Society for Medical Anthropology
Volunteered - Oral Presentation Session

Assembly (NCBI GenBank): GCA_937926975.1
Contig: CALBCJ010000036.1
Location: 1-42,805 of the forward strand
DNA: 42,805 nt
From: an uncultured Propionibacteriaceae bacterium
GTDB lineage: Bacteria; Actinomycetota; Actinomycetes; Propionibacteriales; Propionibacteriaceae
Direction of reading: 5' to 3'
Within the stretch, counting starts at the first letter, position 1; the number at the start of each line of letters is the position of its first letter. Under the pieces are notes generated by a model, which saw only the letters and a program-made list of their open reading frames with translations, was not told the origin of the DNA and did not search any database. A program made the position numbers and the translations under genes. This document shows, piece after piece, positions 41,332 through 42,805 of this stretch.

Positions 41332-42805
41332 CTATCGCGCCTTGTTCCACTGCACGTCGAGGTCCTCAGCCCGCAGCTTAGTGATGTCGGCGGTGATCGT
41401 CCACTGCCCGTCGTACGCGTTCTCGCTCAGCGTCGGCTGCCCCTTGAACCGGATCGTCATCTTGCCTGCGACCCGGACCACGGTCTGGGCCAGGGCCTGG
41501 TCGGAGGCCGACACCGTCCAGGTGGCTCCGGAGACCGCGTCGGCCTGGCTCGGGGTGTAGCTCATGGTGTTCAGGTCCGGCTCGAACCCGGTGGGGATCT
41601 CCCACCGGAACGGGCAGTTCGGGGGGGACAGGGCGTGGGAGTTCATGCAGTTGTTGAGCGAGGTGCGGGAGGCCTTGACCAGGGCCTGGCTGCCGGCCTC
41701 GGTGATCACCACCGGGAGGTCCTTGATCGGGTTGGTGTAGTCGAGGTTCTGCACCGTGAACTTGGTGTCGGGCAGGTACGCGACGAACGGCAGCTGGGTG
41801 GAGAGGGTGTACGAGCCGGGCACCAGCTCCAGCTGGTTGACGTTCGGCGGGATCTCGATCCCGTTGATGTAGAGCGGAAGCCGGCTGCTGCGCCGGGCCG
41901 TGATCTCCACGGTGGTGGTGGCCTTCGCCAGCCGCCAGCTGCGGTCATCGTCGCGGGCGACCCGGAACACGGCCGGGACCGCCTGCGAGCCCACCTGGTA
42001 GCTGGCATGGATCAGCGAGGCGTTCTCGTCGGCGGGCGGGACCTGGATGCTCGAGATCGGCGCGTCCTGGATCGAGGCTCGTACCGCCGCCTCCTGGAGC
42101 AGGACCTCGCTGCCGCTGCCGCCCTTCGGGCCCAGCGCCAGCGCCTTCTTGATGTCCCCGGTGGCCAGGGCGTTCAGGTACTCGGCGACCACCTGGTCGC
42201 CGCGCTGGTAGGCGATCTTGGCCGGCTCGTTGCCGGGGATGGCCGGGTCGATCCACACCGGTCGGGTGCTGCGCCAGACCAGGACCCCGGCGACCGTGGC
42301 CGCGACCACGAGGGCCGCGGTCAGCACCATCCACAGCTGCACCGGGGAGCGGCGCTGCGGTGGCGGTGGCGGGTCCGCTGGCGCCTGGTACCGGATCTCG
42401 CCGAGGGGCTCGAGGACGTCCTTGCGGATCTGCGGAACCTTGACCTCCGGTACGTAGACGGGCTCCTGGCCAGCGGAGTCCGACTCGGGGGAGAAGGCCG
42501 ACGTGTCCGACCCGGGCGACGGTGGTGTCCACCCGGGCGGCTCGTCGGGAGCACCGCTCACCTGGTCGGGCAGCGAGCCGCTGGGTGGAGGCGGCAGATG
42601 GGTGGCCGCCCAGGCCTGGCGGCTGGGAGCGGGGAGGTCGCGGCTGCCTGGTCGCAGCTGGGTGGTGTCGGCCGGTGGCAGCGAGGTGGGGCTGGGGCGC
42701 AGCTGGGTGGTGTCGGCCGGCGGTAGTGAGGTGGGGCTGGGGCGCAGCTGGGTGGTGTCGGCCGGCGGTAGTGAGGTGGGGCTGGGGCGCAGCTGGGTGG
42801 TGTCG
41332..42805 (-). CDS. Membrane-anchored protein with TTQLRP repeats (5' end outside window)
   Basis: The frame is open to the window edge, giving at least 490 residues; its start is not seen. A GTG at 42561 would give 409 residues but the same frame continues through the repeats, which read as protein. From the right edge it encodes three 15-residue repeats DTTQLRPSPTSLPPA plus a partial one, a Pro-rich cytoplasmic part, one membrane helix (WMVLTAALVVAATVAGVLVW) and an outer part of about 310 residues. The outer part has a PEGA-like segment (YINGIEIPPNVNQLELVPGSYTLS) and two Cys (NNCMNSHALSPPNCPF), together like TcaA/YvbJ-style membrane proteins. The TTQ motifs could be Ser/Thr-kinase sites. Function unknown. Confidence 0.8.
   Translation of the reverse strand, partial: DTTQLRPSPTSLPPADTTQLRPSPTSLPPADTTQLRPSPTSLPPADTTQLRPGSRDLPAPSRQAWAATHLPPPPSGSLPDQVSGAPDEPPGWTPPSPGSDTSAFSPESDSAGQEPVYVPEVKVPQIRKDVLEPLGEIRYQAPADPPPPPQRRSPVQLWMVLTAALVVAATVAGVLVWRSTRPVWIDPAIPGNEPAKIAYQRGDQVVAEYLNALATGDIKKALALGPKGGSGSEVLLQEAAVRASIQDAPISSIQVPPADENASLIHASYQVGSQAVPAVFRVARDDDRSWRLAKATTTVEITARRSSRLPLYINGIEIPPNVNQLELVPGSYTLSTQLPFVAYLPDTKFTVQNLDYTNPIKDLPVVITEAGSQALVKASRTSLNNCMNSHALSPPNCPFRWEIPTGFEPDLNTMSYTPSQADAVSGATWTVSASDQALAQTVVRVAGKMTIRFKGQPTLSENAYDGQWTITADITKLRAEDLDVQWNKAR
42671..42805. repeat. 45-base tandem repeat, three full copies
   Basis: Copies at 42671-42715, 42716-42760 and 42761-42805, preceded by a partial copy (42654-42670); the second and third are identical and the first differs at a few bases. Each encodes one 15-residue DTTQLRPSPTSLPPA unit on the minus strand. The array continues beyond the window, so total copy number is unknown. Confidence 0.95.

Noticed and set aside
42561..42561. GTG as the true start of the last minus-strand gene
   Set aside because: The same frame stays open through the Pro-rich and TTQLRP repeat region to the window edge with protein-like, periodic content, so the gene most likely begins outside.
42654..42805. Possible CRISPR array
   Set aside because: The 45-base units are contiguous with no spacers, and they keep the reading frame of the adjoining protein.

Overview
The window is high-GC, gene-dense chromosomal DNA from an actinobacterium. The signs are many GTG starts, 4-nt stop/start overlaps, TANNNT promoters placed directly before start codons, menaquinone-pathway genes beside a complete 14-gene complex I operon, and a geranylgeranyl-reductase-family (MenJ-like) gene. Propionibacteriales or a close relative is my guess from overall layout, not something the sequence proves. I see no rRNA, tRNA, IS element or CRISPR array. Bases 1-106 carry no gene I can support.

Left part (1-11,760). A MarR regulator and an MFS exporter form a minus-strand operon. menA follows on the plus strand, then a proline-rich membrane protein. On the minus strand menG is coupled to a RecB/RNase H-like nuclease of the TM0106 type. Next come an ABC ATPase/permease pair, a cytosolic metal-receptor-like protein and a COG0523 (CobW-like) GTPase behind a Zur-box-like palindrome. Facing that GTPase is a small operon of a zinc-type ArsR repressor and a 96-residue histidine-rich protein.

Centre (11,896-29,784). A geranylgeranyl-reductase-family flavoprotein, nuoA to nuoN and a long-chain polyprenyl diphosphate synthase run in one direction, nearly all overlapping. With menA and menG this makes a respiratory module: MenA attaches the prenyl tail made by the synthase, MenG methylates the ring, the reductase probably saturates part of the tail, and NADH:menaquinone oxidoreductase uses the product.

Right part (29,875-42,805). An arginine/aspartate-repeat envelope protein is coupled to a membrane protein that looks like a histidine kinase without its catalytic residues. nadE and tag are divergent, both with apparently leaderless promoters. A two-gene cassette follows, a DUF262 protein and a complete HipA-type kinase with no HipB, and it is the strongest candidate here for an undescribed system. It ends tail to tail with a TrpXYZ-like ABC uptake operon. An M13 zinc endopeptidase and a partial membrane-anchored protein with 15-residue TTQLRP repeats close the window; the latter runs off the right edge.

The term paradox entered the public health discourse in the late 1980's, when it was observed that French people have a relatively low incidence of coronary heart disease (CHD), while having a diet relatively rich in saturated fats. This stood in apparent contradiction to the widely held belief that the high consumption of such fats is a risk factor for CHD. In 1996, Israeli researchers discovered the apparently paradoxical epidemiological observation that Israeli Jews have a relatively high incidence of CHD, despite having a diet relatively low in saturated fats. Despite this “negative” paradox, an additional and greater paradox can be observed in the Israeli case. Israel has a very high life expectancy, usually in the top 15 nations. This is a paradox when one looks at the CHD data, the security tensions and low investment in medical systems (when compared to other developed nations). The paradox of Israeli men is even sharper; they are usually in the top 5 nations. Some additional factor(s) in the Israeli diet or lifestyle or culture or genetics must be mitigating these risks. Using archival data, this paper will try to examine this paradox.